The thing about choosing home cities and time zones: The mere fact that you live 12 hours in the future of most U.S. release dates (which for some reason, are all the important ones for Pop culture), means that sometimes, you get to be part of a worldwide Funomenon (shameless plug haw haw haw): being among the first in the world to watch the newest Star Wars film. Interestingly enough, the most bizarre thing about this entire adventure saga for me personally, actually came from the ticket booking incidents. Sure, I will talk about my thoughts on the movie (FYI it was good, so no worries!), but being the ranter that I am, I need to start from the beginning: how a Star Wars casual scum suddenly decided to supposedly fight teeth and bones to watch the film on the 17th of December, a day ahead the rest of the world?
Oh right…some explaining first. I’m aware of the anime-centric nature of this blog, but let it be known that this site is an expressive platform for yours truly: it kinda reflects my interests in many ways. I’m mostly in the anime realm, but I’m not ignorant of the West either, so if something as *trival* as Star Wars catches my attention, I need to talk about it.
Short Story Long: Ticket-Booking Saga
I vaguely remember watching the original trilogy on DVD as a 10 year old, having barely just migrated from my country of birth and just starting to pick up this alien language of English. Didn’t understand a word of what Luke, Han and Leia were saying whilst they argued in some cockpit in a weird pancake-shaped spaceship, but my young, simple-minded self had his eyes glued to the screen, because he saw red lasers and a blue lightsaber flashing all over the place; that giant metal planet looked cool, some spaceship battle happened, something big exploded. IT WAS AWESOME!
Of course, I also vaguely remember watching segments of the prequels, when a TV channel decided to air them after dinner on its Saturday movie time blocks for 3 weeks straight. I was only 10 then as well. I remember goofing around on the couch, flipping through random magazines, only paying attention to the films when a fight was happening. Apparently I didn’t like watching complicated politics and bad romance as a young boy. Bad taste in films, I know.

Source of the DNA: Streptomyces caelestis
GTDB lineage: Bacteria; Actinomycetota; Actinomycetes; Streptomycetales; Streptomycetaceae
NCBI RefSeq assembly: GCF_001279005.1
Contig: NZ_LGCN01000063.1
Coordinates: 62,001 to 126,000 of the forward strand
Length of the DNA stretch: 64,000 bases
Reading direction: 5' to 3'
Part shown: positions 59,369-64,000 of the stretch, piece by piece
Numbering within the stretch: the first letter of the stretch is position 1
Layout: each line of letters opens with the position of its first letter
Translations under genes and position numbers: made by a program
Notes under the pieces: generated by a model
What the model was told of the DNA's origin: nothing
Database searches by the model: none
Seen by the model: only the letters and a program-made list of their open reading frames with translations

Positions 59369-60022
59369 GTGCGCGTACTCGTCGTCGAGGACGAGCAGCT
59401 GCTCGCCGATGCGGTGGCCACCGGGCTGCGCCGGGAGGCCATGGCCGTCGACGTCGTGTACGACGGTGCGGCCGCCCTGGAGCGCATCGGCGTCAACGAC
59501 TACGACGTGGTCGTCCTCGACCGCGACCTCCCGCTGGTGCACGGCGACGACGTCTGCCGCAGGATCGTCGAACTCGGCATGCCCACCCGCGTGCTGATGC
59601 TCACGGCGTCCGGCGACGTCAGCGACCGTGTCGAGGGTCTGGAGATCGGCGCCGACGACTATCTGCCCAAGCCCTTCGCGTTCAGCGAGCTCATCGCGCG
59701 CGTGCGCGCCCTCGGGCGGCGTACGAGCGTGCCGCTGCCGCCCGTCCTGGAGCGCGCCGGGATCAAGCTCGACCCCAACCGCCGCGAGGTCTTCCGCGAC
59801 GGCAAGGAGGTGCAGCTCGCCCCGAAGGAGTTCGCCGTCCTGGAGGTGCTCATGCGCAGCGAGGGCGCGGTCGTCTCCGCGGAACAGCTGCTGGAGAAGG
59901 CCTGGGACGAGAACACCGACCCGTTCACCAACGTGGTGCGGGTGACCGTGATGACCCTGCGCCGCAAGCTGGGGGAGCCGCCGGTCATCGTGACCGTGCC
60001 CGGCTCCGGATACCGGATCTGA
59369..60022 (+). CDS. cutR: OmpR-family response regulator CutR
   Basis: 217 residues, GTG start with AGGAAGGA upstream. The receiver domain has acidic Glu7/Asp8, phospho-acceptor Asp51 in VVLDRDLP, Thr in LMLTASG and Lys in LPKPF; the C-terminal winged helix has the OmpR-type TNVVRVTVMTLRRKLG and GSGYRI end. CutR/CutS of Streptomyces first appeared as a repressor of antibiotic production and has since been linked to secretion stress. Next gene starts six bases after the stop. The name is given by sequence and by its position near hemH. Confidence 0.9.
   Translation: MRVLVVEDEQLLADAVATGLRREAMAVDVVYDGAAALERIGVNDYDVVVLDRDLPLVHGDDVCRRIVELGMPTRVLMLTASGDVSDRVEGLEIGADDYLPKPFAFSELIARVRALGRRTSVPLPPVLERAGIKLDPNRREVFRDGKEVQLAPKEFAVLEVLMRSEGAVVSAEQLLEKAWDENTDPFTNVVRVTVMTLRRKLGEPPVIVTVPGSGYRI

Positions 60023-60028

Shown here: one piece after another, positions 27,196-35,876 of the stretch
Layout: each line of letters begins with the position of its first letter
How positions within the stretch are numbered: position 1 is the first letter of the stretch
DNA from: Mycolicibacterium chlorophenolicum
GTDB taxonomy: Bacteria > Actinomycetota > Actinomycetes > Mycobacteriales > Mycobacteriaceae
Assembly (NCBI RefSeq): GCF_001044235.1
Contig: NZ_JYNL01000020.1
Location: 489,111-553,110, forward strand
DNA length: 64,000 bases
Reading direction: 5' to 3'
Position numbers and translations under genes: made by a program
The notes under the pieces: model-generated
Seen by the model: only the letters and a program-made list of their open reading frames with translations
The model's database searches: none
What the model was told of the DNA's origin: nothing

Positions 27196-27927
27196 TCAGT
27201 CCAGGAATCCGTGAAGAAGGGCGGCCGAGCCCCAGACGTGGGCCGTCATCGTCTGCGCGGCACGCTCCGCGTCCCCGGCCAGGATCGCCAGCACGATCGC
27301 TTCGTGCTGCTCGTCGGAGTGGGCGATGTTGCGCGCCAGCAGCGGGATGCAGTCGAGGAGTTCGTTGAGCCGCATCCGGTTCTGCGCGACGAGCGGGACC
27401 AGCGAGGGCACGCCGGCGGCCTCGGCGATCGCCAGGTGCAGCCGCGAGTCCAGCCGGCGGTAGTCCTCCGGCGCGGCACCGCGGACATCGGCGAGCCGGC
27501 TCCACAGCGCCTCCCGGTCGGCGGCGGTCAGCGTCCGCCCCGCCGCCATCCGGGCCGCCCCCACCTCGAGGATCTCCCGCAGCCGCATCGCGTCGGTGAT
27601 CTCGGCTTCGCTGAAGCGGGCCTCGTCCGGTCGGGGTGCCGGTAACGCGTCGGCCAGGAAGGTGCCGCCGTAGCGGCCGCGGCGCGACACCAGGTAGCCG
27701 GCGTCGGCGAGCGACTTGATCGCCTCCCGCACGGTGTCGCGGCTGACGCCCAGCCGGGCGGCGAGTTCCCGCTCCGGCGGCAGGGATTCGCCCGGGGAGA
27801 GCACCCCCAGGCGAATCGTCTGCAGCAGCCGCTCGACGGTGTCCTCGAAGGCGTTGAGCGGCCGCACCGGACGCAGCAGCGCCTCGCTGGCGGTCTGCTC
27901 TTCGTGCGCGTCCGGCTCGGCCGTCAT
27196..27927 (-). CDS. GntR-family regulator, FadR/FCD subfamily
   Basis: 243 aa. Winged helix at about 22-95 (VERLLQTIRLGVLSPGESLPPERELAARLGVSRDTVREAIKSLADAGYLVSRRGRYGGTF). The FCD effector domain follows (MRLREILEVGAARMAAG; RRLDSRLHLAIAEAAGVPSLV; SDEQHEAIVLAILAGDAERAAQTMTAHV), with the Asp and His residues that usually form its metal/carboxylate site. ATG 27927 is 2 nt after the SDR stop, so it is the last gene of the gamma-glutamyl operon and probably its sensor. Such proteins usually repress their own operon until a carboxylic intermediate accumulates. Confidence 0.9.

And that was pretty much my exposure to this giant franchise in film form.
The only novel series I finished from Star Wars was a bittersweet one, from what I remembered: Jude Watson’s Jedi Quest. I also briefly followed the adventures of Ferus Olin with another novel series, The Last of the Jedi. Star Wars eventually melted almost completely from my train of thought, as middle school rolled around.
Not very impressive, huh?
Flash forward about 6 years, to 2014. I just finished my high school finals, thankfully being able to qualify for a decent dual course I’m interested in for university. It was almost December when the teaser trailer landed on my YouTube homepage. Several facets of my hobbies all combined in this moment to rekindle my interest in Star Wars.
Since 2012, I’ve been immersing myself in the world of orchestral film music, engagingly following the works of the greats: John Williams, Hans Zimmer, James Newton Howard, John Powell and more recently, James Horner; among many others in the Japanese realm as well, such as Joe Hisaishi and Michiru Oshima. Needless to say, if nothing else, music was what kept the ashes warm when it came to Star Wars’ relevance to my life. The sudden blast of the always-famous fanfare was what kicked my excitement into overdrive. I wanted to hear more music from the maestro Williams.
So, naturally, I spent half of 2015; a great year for orchestras and film music already; eagerly waiting for the film’s SOUNDTRACK. The film didn’t matter to me: I guess I enjoyed Abrams’ Mission: Impossible and Star Trek films, but not to the point of obsession, so his involvement in Star Wars was a positive one in my mind, but not a mind-blowing one that immediately needed me engaging in fanboying.
Then the official trailer landed.
Did I mention, that I also love visual poetry?
To me, visual poetry is one such art form, that engages each and every one of the human senses: they invoke beauty in a way that transcends what our eyes can see, what our ears can hear: instead, its a flow of signals that urges the essence of our human passions forward. The vast desert land with a crash-landed star destroyer, where Rey’s seemingly insignificant figure had travelled through, the sweeping camera that gracefully followed the fighters as they engaged in battle, the echoing, empty piano chords in the background signalled a vacuum that is desperate to be refilled and the slow intensity of the brass chords which gradually rose to call for a grand adventure. Every chip is down, as the entire force of the orchestra swept in with the flowing of strings, a ballad of choirs and the intense onslaught of trumpets.
Only then, did I decide to buy a ticket to watch the film: even if only half of what I wanted was delivered, I would have been happy nonetheless, so the fare was indeed earned by Star Wars.
Initially, I planned to wait a week for the fandom to die down, before settling for a cinema where I can enjoy the movie in relative peace. The Sydney crowds in cinemas are amazingly well-mannered, so I wasn’t that anxious about sharing cinemas with large crowds: well, at least when I compare Australian crowds to the bizarre stories of American movie-goers from American movie Youtubers.